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OT: Plant cell biology

Linda, I have a very skewed sense of humor...if that isn't obvious from

The statement about "reproductive vectors" was half in fun, actually, poking
gentle fun at the mechanistic interpretation of biological phenomena without
regard to transcendent values and appropriate language--such as occurs with

It is impossible to give a positivistic underpinning to the word "beautiful"
or its synonyms except in terms of observable responses (in a probability
matrix) to the presence of a certain phenomenon....such as my going and
getting the tweezers, tags and weather-proof pen and doing what I do with
irises.  "I like it" is impossible to pin, but the majority of our language
works on the level of statements akin to "beautiful" or "I like it," not the
scientifically precise one.

Strict, useful, scientific work *has* to have language grounded in observation
through precise definitions.  Most of the floundering we (as a culture) have
been through in "Science" has been the result of weak definitions, weak
formulations.  Once the language of "Positivism," which is strictly
mechanistic, was put into service, we made rapid progress---which does not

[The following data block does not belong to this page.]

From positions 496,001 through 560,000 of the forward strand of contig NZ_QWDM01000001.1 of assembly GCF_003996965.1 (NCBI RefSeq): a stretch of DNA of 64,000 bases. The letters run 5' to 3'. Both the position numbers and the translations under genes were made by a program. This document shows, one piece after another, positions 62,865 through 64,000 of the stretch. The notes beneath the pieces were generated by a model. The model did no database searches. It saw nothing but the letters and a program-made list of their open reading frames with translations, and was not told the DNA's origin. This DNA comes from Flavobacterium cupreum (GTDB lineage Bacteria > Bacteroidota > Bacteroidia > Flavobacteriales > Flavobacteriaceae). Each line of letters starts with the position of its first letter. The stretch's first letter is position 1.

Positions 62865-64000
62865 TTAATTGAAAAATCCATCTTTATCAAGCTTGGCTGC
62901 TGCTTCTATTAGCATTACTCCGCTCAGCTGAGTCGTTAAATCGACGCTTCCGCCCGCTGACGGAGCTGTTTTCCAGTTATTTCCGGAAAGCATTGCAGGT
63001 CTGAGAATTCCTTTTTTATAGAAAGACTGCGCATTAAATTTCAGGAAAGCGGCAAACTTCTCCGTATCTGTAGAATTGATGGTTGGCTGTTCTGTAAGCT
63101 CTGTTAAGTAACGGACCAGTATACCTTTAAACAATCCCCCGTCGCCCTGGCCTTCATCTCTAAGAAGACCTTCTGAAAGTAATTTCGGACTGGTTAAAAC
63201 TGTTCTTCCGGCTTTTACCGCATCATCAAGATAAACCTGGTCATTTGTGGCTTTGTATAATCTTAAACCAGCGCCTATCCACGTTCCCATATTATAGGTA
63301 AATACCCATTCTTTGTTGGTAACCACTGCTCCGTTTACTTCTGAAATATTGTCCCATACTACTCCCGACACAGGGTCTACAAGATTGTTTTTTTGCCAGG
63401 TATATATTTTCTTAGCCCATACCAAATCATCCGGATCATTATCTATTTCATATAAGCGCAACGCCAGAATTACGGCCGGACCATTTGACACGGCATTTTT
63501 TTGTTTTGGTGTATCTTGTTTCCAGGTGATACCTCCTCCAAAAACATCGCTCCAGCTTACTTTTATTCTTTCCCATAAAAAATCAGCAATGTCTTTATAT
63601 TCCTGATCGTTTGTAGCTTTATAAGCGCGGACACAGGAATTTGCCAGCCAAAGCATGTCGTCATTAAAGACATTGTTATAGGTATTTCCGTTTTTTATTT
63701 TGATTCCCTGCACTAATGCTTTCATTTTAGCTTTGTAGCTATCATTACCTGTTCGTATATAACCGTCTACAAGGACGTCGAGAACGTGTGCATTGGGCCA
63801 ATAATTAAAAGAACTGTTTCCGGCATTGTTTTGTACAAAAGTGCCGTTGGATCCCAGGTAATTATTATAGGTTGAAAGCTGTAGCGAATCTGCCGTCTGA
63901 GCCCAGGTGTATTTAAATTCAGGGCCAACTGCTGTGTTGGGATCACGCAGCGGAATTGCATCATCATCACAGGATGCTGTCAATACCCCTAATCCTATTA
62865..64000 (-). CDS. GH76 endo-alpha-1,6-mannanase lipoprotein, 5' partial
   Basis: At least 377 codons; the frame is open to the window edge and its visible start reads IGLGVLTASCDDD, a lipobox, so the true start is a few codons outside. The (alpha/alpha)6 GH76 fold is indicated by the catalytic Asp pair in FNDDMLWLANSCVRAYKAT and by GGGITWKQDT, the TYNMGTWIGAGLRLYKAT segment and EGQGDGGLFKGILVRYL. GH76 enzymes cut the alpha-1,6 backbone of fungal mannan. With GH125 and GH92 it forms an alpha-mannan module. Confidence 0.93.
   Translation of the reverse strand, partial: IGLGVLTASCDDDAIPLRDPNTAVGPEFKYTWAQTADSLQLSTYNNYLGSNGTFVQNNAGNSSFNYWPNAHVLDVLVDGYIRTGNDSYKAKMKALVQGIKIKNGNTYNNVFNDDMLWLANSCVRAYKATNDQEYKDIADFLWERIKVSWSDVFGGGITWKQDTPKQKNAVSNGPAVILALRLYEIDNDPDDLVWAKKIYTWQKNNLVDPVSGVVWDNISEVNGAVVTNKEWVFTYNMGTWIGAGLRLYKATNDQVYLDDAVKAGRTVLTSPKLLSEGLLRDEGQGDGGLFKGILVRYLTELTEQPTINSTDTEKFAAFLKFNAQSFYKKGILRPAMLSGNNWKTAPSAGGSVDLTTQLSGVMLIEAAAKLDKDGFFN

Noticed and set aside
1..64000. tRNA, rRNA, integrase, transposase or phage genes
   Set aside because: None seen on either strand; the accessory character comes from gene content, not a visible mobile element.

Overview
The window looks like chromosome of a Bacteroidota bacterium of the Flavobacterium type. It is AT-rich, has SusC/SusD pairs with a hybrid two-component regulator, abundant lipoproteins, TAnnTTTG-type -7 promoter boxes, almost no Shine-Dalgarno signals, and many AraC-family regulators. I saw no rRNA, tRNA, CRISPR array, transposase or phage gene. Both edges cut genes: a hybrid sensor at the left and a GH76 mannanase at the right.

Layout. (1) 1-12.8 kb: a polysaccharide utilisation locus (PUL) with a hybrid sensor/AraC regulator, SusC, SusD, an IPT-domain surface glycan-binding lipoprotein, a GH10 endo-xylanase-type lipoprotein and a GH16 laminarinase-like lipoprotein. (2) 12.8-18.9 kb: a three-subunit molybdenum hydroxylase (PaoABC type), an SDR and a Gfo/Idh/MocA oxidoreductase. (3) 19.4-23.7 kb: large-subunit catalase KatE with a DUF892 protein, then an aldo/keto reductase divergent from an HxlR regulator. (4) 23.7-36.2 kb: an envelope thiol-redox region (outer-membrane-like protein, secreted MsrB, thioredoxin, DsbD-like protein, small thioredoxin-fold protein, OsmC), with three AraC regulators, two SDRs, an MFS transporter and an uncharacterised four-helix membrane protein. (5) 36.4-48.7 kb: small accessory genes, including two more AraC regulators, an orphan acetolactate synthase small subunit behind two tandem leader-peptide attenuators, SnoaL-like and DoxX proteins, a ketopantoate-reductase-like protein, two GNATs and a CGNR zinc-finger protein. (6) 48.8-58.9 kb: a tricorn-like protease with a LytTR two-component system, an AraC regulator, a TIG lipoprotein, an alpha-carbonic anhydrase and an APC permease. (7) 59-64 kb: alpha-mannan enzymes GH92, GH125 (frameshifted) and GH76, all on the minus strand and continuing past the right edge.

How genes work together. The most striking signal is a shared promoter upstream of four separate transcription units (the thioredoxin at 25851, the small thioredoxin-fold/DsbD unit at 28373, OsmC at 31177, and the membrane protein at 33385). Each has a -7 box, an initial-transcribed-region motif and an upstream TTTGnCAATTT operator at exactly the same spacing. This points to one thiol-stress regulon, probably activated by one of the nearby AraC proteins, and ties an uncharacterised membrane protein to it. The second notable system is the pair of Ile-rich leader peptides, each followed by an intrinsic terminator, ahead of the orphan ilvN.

rule out intuition, the playful mind or the adventurous one either.  It just
requires those folks to put--or to work with those who <can> put their
insights to the test using the kind of language to which I refer.

Logic and the symbols of the discipline are prerequisites to formation of
theory.  Dramatic insights come through intuitive leaps--which <then> have to
be restated and tested in the language of Science.

Robert--you reminded me of something I did know in the one case (the transfer
of energy)--and provided a key unlocking something else I didn't understand.
You have been very, very helpful.

I hope my posts, when I get on a roll, don't run folks off.  I do get rather
excited about all this material.  I have wanted to know for forty years what I
am now just learning.  Finally, Biological science has caught up with my

Back in the early sixties I told the head of our local Biology department at
my undergrad alma mater I wanted to trace--or see traced--the sequence of
events all the way from the DNA codes, which were just then filtering down to
our level, to the living organism.  He just laughed.

"Neil," he said, "you were born about five hundred years too soon."

<Nicht wahr!>  It has taken a mere forty, and the process rolls forward at an
ever accelerating pace.  If Dr. Stanford could only see us now.....

Neil Mogensen  z  7  western NC mountains.

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